(6) Cockle flowers (Job 31:40) were the purplish red flowers of a noxious weed called the “cockle” or “darnel” (Lolium tenulentumro). This plant grew abundantly in Palestinian grain fields. Its Hebrew name is spelled like the Hebrew word for “stink” and thus is translated “stinkweed” by NAS.

(7) Crocus (Song of Solomon 2:1; Isaiah 35:1) was a spring flowering herb with a long yellow floral tube tinged with purple specks or stripes. It is sometimes translated as rose. Technically, it was probably the asphodel (REB).

(8) Fitch (Isaiah 28:25-27) KJV calls this flower the “fitch,” but the better designation is probably the nutmeg flower. This flower was a member of the buttercup family and grew wildly in most Mediterranean lands. The plant was about two feet high and had bright blue flowers. The pods of the plant were used like pepper. Technically the plant is probably dill (NRSV, NAS, REB) or more precisely black cummin (Nigella sativaro). NIV translates, “caraway.”

(9) Leek (Numbers 11:5), a member of the lily family, was a bulbous biennial plant with broad leaves. The bases of the leaves were eaten as food. The bulbs of this plant were used as seasoning. Israel relished the memory of leeks (Allium porrumro) from Egypt.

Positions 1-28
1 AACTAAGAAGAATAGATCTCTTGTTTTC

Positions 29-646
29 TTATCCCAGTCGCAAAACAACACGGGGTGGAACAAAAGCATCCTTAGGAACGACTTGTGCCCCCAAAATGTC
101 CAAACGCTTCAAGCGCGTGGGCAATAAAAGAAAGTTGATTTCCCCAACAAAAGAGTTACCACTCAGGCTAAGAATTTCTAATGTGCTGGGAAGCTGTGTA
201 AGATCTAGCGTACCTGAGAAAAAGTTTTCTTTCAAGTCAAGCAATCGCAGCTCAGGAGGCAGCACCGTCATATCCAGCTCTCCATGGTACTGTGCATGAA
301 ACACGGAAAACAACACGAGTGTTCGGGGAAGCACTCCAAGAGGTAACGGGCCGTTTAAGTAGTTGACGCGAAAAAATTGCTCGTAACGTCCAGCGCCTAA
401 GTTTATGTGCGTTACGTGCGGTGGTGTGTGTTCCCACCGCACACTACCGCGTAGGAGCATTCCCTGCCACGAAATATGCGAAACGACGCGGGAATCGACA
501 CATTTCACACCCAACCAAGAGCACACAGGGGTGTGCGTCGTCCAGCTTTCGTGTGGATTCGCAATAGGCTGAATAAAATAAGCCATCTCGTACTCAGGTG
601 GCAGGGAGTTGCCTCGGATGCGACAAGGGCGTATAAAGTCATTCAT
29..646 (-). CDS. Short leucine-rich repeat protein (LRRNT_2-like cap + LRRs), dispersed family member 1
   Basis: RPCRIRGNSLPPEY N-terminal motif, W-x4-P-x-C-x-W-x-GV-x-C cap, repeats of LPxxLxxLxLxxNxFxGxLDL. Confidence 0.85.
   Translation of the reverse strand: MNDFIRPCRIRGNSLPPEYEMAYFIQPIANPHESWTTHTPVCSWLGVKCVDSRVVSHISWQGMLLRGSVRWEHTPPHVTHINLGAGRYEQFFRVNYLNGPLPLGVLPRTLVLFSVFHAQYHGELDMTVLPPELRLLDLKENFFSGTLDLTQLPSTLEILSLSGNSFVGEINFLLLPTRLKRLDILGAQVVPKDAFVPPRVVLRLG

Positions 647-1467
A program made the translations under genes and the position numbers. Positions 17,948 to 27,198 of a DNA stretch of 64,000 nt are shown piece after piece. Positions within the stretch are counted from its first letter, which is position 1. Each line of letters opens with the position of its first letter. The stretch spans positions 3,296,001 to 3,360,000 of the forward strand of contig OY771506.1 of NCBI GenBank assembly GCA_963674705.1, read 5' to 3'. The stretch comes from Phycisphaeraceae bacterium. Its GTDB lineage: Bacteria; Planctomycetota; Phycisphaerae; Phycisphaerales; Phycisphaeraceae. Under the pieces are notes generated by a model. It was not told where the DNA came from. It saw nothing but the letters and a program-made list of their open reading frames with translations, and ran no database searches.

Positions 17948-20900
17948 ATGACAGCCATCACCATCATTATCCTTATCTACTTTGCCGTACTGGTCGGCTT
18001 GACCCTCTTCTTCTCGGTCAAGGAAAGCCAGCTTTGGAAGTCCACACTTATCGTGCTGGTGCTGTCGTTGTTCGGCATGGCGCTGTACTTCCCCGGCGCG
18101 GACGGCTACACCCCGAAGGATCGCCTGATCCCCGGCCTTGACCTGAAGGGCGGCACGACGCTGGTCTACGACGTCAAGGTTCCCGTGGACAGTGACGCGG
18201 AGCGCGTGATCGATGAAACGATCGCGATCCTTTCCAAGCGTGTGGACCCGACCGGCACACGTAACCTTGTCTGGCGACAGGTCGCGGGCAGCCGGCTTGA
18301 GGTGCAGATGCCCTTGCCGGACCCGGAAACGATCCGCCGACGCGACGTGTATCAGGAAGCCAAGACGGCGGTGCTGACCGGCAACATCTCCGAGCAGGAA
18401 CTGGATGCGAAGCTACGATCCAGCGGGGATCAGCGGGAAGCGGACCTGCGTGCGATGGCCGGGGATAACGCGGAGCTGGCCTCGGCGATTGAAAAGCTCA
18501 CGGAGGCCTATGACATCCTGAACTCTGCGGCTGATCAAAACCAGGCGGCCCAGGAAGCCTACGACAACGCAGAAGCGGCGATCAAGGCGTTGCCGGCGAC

(10) Lily (1 Kings Numbers 7:19,Numbers 7:22,Numbers 7:26; 2 Chronicles 4:5; Song of Solomon 2:1-2,Song of Solomon 2:16; Song of Solomon 5:13; Song of Solomon 6:2-3; Song of Solomon 7:2; Hosea 14:5). The term “lily” covered a wide range of flowers. The most common was Lilius candidum. The lily mentioned in Song of Solomon 5:13 refers to a rare variety of lily that had a bloom similar to a glowing flame. The “lily of the valley” (Song of Solomon 2:1-2,Song of Solomon 2:16) is known as the Easter lily. The lily mentioned in Hosea 14:5 is more akin to an iris. The beautiful water lily or lotus was a favorite flower in Egypt and was used to decorate Solomon's Temple (1 Kings 7:19,1 Kings 7:22,1 Kings 7:26; 2 Chronicles 4:5). The “lilies of the field” (Matthew 6:28; Luke 12:27) were probably numerous kinds of colorful spring flowers such as the crown anemone.

(11) Mandrake (Genesis 30:14-16; Song of Solomon 7:13). The mandrake, a herb of the nightshade family, had a rosette of large leaves and mauve flowers during winter and fragrant and round yellow fruit during spring. The mandrake grew in fields and rough ground. It was considered to give sexual powers and probably can be identified as Atropa Mandragora, rooften used for medicine in ancient times.

(12) Mint (Matthew 23:23; Luke 11:42) was an aromatic plant with hairy leaves and dense white or pink flowers, probably jucande olens. Mint was used to flavor food. The Jews scattered it on the floors of houses and synagogues for its sweet smell.